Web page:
"The captive's oar may pause upon the galley,
The soldier sleep beneath his plumed crest,
And peace may fold her wings over hill and valley,
But you, O Christian, must not take your rest."
Oh, no! who would wish for rest here in Christ's service, with an eternity of repose before him? His love constraining us, labor for Him is delectable, service for Him perfect freedom, His yoke easy, His burden light. Let the inquiry be, "Lord, what would you have me to do?" Thus honestly looking up to Him, the sphere of labor in which He would have you engage will be made plain, "And to every man his work." Seek by prayer to know what the Master has assigned to you, and keep busy until He comes. And as you toil, perchance in pensive loneliness, uncomplaining suffering unnoticed, and unknown, cast your eye earthward and exclaim, "This is the place of labor;" -then raise your eye heavenward and exclaim, "Yonder is the place of rest!"
THE SOLITUDE OF HIS PEOPLE.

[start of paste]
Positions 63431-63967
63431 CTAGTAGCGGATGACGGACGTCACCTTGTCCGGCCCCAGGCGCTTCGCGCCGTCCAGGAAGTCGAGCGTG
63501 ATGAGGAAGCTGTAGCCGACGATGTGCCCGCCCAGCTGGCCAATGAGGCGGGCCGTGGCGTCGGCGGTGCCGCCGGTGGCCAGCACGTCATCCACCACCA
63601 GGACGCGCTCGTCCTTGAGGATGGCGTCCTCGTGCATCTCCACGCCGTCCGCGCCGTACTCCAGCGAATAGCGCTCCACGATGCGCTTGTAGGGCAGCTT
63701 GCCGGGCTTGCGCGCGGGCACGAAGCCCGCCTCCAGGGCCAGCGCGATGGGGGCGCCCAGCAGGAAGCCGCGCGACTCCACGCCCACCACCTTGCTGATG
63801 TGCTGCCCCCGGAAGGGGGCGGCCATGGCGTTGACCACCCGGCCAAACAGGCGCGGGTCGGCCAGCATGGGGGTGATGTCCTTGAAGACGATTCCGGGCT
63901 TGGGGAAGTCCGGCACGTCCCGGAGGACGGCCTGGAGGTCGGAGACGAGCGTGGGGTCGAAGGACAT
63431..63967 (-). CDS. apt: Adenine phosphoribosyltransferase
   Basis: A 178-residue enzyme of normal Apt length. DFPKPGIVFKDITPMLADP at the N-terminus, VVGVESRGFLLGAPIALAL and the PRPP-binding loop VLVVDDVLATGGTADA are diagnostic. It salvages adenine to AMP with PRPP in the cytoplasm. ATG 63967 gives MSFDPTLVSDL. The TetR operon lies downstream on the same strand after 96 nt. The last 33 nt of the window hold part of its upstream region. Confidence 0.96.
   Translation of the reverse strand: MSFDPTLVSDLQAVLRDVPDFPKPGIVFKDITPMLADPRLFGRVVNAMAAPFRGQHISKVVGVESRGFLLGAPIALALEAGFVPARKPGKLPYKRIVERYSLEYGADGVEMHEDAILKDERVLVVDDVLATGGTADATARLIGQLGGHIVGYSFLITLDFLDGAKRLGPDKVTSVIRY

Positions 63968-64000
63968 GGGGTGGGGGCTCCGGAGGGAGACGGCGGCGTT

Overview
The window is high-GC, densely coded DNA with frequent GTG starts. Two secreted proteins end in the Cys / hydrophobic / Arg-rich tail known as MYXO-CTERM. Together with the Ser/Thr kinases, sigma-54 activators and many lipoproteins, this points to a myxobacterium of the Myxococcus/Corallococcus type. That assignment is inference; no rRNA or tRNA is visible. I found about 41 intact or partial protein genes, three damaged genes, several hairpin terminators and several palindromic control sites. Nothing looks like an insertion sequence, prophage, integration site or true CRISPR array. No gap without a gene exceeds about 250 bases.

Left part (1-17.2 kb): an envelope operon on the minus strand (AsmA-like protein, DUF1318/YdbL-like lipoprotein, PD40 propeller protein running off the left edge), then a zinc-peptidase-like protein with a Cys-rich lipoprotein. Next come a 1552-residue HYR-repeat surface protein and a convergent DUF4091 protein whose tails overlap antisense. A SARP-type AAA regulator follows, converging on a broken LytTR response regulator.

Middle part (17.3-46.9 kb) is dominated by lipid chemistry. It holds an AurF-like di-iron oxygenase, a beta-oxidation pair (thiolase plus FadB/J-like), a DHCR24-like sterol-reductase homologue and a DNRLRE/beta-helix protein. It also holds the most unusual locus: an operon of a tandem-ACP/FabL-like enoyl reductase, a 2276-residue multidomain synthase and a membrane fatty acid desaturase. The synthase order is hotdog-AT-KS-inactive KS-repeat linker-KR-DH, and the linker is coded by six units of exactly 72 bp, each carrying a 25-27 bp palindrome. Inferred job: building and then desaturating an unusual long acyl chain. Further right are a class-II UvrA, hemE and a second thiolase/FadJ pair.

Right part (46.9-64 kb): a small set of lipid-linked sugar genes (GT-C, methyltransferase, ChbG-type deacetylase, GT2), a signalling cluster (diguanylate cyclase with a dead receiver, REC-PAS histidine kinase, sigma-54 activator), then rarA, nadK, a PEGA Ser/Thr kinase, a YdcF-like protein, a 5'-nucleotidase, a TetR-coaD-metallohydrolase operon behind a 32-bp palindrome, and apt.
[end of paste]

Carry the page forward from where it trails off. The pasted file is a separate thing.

In instituting a resemblance between the solitariness of our Lord's life and that of His people, we plead not for a religion of asceticism. The religion of Christ partakes nothing of this element. It is contemplative, but not monastic; sympathetic, but not sentimental; veiled, but not invisible; studious, but not inactive. And yet the solitariness of Christ's cross, the hidden manna which sustained His brief but laborious life, finds a counterpart, in some faint degree, in the life of His disciples. The true Church of God is not a visible but an invisible body. What is termed the "outward and visible church," describes not the people of whom the apostle says, "The world knows us not." Take for example the nature of the Divine life in the believer- the life of God in the soul of man! The expression is emphatic- "Your life is hidden." Not only is it invisible to the world- except in its outward actions, and these are often misunderstood and misinterpreted- but very much so to the saints also. It is often but dimly perceived, and we are slow to recognize it. It is of all things the most deeply veiled- its existence and aspirations, its depressions, defeats, and victories, are known only to Him in whom that life emphatically lives and moves and has its being. And, then, touching its advance- it is in the solitude of the Cross that it derives its strongest impulse, and exhibits its mightiest development. It is a divine plant which only grows beneath this sacred shadow. If we would advance in grace we must recede frequently from the sun's heat of this world, and dwell amid the solemn shadows of Gethsemane and the deeper solitude of Calvary. Viewless as the wind, silent as the dew, is that influence which the most vitalizes and promotes our real sanctification. Oh, how blessed to sit there, with myriads like ourselves, silently growing in heavenliness near that marvellous Center- frail and feeble tendrils entwining around the stem of that glorious Tree of Life. Let us often heed the invitation of our Lord, "Come with me by yourselves to a quiet place and get some rest." -gently led by His outstretched hand to the solitude of His Cross.